Earth had third warmest May on record

Global temperatures in the 20th century averaged 58.6 degrees FahrenheitScientists have kept records of global temperatures since the 1880s, and this May has tied the two hottest months of May on record (1998 and 2005). Many areas of the world, including parts of Siberia and Russia, parts of Australia and north and east Europe experienced higher than usual temperatures, according to NOAA.
Global temperatures in the 20th century averaged 58.6 degrees Fahrenheit. May’s record this year was 59.79 degrees Fahrenheit, the 339th consecutive month with a temperature above the 20th century average, suggesting a slow warming of the Earth’s atmosphere.
In addition, the northern hemisphere’s snow cover for the month was one of the lowest on record in both North America and Europe. Arctic sea ice was down, but Antarctic sea ice showed evidence of growth, indicating that certain regions of the Earth might be impacted by rising temperatures differently than others.
According to the AFP, world leaders are debating a measure that would lock the top nations into an agreement limiting greenhouse gas emissions, one of the biggest drivers of climate change. The goal is to limit global warming to 3.6 degrees Fahrenheit above pre-industrial levels. By doing so, scientists hope to avoid the worst of global warming’s potential effects: severe droughts, floods and sea-level rise.
It is time to stop arguing and start making changes, the president of the World Bank said at an event in London last Wednesday. The World Bank has estimated that the global temperature has risen 1.4 degrees Fahrenheit since the Industrial Revolution and continues to approach the threshold that will create broader climate change, Reuters explains.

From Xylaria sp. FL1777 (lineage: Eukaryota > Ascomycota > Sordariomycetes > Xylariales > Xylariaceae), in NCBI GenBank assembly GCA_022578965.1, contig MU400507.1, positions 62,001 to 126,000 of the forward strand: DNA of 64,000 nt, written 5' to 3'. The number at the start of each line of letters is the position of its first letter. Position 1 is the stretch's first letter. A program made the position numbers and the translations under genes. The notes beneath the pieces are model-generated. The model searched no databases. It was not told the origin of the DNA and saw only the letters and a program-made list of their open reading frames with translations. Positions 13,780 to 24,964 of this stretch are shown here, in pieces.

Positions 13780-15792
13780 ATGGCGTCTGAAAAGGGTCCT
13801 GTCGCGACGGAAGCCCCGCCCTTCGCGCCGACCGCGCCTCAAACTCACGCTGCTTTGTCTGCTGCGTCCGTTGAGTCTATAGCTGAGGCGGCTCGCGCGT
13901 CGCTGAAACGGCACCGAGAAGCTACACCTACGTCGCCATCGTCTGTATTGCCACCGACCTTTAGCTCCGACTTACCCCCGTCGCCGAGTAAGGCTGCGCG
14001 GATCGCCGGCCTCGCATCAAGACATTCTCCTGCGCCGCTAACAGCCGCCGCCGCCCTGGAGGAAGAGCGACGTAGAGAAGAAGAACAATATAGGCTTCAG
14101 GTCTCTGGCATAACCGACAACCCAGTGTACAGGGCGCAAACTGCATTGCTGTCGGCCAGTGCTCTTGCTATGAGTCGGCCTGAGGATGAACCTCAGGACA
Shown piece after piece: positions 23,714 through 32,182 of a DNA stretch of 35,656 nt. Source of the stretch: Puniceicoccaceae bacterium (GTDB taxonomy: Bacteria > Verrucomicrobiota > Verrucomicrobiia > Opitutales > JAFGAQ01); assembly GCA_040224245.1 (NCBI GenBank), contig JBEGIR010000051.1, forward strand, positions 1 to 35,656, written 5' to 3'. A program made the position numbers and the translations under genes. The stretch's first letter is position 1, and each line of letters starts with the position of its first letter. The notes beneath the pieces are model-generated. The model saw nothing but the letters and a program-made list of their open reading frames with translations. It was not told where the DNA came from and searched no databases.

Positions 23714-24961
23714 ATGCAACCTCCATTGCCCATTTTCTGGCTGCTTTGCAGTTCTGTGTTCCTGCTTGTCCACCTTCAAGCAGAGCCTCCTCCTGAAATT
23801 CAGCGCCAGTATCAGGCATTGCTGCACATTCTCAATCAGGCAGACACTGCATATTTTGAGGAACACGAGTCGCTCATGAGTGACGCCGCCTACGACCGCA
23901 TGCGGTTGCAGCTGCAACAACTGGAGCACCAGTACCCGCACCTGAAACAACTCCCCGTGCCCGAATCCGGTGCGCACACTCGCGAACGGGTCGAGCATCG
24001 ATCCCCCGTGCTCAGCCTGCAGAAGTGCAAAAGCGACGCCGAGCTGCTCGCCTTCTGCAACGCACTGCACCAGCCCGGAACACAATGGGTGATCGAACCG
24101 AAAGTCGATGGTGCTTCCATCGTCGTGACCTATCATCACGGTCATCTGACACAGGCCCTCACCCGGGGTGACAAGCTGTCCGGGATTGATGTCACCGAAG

Estimates of how quickly the temperature will continue to rise vary, but scientists agree that if temperatures continue to rise we will see a greater impact than just a warm summer month. In a report released Wednesday, the World Bank cited Bangkok as an example of a city that could be widely impacted by flooding if the sea levels continue to rise. Venice would be another example, a city created around water that continues to rise.
While the world agreement to limiting temperatures is a good step, we should be doing more right now, Jim Yong Kim said. Different countries around the world should step up and create individualized plans. Plans to curb climate change failed at a recent U.N. conference because of economic concerns, something the movement will have to continue combating in the days to come.
Source: Google news

Leave a Reply